As far as I know, there were no openly gay men in the US military in those days and probably very few closet gays, either.  The environment on shipboard would probably have been intolerable and being homosexual was strictly illegal; while performance of any homosexual acts would get you many years in prison if discovered, with a strong possibility of being fatal instead.

In June of 1967, we - my wife & 2 very young daughters and I, moved to Portland, Oregon and then the job I had taken caused us to move around a lot for the next four years; but in June of 1971 we were back in Portland.  My wife got a job managing a fish and chips restaurant that belonged to a small local Northwest chain.

We found that one of the restaurant managers in town was a gay man.   Portland has - and had, then - a fairly large population of gay men, and he seemed like a nice enough guy and was a pretty good manager.  A little later my wife hired a young man to work in her store whom we got to know and found out that he had moved from some little town in Montana to Portland because he was gay and the gay community in the city was well known.

Being gay and participating in gay sex was still illegal in most places in the country.  In 1972, a Tacoma, Washington teacher of twelve years with a perfect record was terminated after a former student outed him to the vice-principal. The courts upheld the firing as being just.  On June 30, 1986, the Supreme Court of the United States ruled in Bowers v. Hardwick, that homosexual sex was not protected under the citizen's right to privacy. 

At the end of 1989 there were still 24 states where any homosexual activity was likely to be illegal and some definitely was, the penalties weren't slight either.  There were thirteen states left in 2003, where homosexual acts were illegal,  when the US supreme court decided that all state sodomy laws were unconstitutional.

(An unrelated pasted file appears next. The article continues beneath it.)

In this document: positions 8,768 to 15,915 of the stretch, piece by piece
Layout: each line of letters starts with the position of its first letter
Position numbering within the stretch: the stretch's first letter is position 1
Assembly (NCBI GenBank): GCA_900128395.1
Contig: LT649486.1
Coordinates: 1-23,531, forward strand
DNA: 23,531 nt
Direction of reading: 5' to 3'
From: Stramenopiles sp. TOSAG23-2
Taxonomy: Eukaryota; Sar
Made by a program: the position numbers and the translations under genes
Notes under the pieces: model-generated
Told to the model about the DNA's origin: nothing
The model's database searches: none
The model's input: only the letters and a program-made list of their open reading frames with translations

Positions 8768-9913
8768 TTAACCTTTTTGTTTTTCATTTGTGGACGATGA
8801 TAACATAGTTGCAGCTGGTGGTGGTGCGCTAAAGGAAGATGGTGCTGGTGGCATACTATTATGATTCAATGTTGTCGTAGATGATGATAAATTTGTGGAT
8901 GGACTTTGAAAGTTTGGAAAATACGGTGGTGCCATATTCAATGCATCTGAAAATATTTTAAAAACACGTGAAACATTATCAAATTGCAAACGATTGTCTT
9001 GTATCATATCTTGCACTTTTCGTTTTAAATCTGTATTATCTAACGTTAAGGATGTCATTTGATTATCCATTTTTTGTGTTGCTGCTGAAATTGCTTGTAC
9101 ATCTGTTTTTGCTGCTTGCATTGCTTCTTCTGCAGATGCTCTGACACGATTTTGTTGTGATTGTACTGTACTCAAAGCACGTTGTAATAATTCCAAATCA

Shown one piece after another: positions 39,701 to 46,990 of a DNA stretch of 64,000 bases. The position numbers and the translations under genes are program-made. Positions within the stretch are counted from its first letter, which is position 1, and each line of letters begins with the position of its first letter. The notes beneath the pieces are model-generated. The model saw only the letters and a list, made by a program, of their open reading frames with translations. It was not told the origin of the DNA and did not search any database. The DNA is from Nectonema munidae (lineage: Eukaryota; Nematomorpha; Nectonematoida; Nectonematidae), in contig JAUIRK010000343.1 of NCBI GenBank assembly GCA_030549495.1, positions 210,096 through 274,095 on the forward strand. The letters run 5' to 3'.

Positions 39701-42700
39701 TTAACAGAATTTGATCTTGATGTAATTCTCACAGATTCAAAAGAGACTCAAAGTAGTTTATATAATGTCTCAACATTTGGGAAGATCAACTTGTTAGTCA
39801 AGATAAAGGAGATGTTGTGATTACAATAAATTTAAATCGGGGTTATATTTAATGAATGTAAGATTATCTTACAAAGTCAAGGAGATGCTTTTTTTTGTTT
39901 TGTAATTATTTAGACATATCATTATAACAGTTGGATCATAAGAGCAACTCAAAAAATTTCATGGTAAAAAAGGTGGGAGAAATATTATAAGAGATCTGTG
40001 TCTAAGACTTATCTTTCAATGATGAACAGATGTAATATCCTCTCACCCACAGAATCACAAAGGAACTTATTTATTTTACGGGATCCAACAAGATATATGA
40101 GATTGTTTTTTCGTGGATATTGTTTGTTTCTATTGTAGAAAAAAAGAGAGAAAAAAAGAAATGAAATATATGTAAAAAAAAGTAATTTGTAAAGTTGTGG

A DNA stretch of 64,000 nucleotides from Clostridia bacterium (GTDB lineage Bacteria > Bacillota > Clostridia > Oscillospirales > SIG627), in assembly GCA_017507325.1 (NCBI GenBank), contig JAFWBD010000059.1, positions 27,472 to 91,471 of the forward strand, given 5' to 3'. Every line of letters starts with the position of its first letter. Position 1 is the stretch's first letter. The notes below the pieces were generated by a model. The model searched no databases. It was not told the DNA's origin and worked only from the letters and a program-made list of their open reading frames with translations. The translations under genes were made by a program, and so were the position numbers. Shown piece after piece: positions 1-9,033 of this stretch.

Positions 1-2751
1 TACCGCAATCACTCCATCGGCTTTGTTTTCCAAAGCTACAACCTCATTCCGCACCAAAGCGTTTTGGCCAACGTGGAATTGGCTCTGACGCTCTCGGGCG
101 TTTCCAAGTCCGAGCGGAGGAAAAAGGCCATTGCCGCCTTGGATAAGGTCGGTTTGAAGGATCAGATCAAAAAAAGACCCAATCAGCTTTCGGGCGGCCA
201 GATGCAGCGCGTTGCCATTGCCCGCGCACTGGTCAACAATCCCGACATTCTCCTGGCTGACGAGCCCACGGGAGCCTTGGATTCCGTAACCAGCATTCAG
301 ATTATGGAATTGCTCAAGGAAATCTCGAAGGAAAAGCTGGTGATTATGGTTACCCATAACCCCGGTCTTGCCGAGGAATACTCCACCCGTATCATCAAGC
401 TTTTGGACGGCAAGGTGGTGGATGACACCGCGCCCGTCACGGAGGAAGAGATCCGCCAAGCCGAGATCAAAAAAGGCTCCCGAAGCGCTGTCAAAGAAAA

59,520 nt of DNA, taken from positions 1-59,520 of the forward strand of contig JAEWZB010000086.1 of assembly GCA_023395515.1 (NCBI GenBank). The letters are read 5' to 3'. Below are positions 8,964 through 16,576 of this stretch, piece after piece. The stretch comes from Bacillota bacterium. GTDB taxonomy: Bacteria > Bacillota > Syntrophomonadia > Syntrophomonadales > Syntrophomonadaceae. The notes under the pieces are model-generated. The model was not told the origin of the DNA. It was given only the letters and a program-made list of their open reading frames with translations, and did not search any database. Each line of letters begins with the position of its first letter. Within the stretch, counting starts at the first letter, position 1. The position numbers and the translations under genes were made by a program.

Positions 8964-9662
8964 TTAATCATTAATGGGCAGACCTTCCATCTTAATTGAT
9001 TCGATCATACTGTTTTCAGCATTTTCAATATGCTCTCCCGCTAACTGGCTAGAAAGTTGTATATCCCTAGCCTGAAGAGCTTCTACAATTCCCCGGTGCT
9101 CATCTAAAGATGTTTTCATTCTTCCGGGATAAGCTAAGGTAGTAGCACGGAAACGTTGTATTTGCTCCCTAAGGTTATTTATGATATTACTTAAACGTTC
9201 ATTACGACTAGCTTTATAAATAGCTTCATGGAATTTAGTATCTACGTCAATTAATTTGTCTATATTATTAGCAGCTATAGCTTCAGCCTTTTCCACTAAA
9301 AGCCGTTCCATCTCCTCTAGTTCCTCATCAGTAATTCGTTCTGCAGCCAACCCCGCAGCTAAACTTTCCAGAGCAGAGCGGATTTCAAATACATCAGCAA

Since 1970 we have gone from a situation where any and all homosexual activity was illegal in every state except Illinois to a situation where, as of nine years ago, it is legal in all states between consenting adults in a private home. It only took 33 years.  But; as you might have noticed, the journey to extending normal privileges of citizenship, along with those fragile and often hotly contested things which the founding fathers were pleased to label as "rights" in the first ten amendments to our supreme law, to gays, has neither been without controversy nor blessed with universal acceptance as being the right thing to have done.

For several years I have favored the path that some other countries have used wherein the civil ceremony/contract is distinct from the religious contract.  A couple needs both in some countries in order to satisfy both the priest and the law. So I found it comfortable to suggest that the civil union was one thing and had little to do with marriage in a religious sense and therefore we could sidestep the issue by making the civil union unrelated to gender.  That, of course, satisfied almost nobody and I've decided that it's not about my comfort, anyway, and in reality has nothing at all to do with me.

Now, again, about all that outrage: how about doing something about all the sexual assault and sexual trafficking of young women against their will?  After you get that stuff stopped, then I'm willing to discuss the issue of homosexual equality - actually; I'm not, but I can find you some folks who would love to talk with you about it...